Avoid decision paralysis in 3 steps
You’ve just said YES, congratulations!! Now it’s time to start planning. Where...when...who...
Did you know that According to Columbia Business School professor Sheena Iyengar, Americans make 70 conscious choices on a day on average??
With wedding planning, there are SO many decisions to make, many you are making daily to ensure you stay on a particular timeline. Wedding planning is a revolving door of decisions. There are layers upon layers upon layers of decisions to make.
So, how do we get over this barrier of being indecisive and just commit to one decision and be okay with that decision. Here's what I suggest:
LIMIT YOUR OPTIONS
The context in which a decision is to be made seems to affect the ability to make decisions. One of those contexts is the number of options available and the way/order in which options are presented. As the number of options increase, the simplicity in making a decision decreases.
Don't make a list of 500 of your favorite venues (okay, yes, that's an exaggeration, but you get my point). Don't even make a list of 10 venues. Start with 5 and narrow it down from there. It is MUCH easier to evaluate options when there are few and they are easily distinguishable. The point - when you've got 500 venue options, you'll feel like you need a full-service planner professional to tell you all the pros and cons of them all - with only 5, you'll feel like the pro yourself, saying yay or nay with ease! Believe in yourself.
Now, here's my second suggestion:
Have you ever gone grocery shopping on an empty stomach? EVERYTHING looks appealing and so, you either buy everything or nothing because you can't decide what you feel like eating. The same goes for wedding planning. Let me school you for 2 seconds:
Fuel for your brain comes from glucose.
Glucose comes from food you consume.
No food = no glucose = bad decisions.
If you're tired and low on brain function, making any kind of decision will stress you out even more. You'll really experience what's known as decision paralysis and regret any decision made in haste. So my friend, eat something - and make it a good meal like this -->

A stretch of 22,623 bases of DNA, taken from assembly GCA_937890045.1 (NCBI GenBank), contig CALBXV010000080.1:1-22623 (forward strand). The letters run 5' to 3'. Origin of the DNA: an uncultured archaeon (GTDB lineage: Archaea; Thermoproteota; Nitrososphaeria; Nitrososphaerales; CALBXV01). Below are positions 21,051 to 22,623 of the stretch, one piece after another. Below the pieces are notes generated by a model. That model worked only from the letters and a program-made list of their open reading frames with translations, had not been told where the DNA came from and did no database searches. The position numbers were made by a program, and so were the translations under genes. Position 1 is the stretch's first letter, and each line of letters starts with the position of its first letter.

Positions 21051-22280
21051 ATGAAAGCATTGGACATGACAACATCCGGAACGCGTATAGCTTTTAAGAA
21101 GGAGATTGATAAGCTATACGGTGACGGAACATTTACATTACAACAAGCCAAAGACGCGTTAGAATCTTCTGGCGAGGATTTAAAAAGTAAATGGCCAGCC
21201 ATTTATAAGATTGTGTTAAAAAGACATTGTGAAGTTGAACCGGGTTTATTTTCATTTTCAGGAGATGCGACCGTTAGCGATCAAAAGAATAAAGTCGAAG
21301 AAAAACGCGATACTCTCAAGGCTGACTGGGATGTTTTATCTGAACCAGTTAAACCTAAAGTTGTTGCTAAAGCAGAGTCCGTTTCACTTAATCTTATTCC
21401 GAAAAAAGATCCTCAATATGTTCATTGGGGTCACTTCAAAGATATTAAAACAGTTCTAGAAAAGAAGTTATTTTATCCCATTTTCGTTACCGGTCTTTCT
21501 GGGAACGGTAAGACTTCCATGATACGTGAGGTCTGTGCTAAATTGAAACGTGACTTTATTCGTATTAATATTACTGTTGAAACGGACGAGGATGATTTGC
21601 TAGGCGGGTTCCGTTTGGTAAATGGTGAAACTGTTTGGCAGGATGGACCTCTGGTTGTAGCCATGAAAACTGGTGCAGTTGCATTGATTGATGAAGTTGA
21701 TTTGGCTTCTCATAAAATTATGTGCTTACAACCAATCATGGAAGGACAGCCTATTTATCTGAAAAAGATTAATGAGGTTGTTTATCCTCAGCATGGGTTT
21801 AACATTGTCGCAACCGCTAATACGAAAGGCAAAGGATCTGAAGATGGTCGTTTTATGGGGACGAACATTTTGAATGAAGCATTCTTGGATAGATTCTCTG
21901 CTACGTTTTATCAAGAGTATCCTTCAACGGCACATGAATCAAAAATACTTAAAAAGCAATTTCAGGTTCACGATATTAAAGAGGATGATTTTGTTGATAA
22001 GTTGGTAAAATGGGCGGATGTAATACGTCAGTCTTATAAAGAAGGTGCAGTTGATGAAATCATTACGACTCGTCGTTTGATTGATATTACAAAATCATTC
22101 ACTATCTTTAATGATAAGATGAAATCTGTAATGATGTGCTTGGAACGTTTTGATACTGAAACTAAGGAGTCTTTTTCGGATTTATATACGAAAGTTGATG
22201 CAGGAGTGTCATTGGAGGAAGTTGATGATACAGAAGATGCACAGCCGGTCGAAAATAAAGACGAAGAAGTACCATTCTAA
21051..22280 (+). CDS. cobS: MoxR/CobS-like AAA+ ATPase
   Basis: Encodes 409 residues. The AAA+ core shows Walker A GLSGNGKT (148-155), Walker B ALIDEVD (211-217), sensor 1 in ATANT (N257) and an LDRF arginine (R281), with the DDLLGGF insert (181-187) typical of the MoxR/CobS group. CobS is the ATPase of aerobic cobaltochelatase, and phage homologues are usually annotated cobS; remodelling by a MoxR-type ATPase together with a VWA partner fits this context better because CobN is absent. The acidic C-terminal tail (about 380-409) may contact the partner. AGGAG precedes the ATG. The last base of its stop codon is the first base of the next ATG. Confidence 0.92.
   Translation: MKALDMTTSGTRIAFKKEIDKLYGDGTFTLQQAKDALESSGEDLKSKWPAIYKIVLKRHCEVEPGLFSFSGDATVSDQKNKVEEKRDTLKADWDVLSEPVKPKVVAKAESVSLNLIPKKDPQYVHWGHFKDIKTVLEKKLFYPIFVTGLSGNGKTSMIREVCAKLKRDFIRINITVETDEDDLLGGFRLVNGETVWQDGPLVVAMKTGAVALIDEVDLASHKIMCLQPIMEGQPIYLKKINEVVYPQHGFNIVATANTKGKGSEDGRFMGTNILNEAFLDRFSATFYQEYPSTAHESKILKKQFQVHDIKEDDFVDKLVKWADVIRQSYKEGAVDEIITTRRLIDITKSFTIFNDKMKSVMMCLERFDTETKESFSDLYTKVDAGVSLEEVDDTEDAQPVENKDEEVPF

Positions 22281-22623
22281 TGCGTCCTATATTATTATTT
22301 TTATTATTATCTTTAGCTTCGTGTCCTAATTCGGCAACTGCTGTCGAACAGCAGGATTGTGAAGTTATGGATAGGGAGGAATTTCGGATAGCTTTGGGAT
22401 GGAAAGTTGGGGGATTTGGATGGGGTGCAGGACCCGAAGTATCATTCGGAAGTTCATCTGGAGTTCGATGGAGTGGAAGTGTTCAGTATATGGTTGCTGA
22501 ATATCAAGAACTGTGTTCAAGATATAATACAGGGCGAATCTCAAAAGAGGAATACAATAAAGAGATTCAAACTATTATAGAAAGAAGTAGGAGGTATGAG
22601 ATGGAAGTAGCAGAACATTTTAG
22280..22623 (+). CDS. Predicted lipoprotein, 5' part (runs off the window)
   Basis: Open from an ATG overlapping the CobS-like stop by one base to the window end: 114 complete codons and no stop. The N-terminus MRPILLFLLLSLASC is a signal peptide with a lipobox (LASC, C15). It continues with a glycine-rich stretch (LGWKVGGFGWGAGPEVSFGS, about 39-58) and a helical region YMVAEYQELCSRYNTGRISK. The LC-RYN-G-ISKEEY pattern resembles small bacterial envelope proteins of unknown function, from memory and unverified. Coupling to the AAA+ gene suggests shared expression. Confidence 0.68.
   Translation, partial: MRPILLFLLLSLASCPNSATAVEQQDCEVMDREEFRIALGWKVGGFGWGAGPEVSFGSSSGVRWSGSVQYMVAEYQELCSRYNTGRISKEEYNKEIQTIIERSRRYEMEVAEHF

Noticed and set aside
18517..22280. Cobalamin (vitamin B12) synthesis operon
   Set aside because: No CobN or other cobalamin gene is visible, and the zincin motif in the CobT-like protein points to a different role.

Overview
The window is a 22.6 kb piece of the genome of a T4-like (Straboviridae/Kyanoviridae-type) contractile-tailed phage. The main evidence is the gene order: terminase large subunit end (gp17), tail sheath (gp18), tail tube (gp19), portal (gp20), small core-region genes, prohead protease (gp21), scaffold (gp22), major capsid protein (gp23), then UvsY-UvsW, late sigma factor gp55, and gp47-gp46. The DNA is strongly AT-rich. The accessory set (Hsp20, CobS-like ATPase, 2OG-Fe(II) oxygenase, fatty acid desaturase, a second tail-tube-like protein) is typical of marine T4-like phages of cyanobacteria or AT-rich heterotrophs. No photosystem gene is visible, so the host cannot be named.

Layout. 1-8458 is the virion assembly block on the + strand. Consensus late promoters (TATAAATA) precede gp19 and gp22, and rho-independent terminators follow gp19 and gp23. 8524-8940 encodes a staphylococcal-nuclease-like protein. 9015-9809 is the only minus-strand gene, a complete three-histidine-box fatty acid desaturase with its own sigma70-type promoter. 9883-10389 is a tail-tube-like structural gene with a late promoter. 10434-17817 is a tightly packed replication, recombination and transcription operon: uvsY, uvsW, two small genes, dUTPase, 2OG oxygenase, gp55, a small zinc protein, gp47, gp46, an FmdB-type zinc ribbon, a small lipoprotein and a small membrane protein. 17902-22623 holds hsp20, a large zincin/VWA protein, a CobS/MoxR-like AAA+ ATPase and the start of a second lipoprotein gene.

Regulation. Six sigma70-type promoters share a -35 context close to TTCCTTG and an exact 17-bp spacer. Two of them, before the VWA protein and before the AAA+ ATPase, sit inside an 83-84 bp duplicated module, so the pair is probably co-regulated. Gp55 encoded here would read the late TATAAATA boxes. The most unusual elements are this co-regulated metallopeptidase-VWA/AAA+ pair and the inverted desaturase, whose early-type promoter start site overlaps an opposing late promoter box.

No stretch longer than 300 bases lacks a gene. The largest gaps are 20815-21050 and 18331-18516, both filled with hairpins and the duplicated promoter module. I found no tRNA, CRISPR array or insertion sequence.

So far, I’ve suggested limiting the number of decisions and eating - here's my final tip:
SLEEP ON IT AND MAKE A DECISION IN THE MORNING
Don’t try and make these decisions at night. Bad move. Your cognitive resources are likely depleted after a long day of work. You’re mentally exhausted and the last thing you want to do is think about who to remove from your guest list to get the count below 150.
From my personal experience, I've had great success getting my clients to make decisions -first thing in the morning. After resting the brain with a good night’s sleep, whether it was during the week or on the weekend, it was always a breeze to get a yay or nay. If you absolutely must make some decisions in the evening, make them the small decisions and save the big ones for the morning.
What are your strategies for making important decisions?
I’d love to get your feedback! Leave a comment or email me at email@example.com.
Wait! Before you go.
Clarity in decision making is just one of the many important reasons to get a good night’s sleep. Since I’m such a huge proponent in getting good sleep (I aim for at least 7 hours a night!), stay tuned for a guest post from SleepHelp.org on the importance of beauty sleep!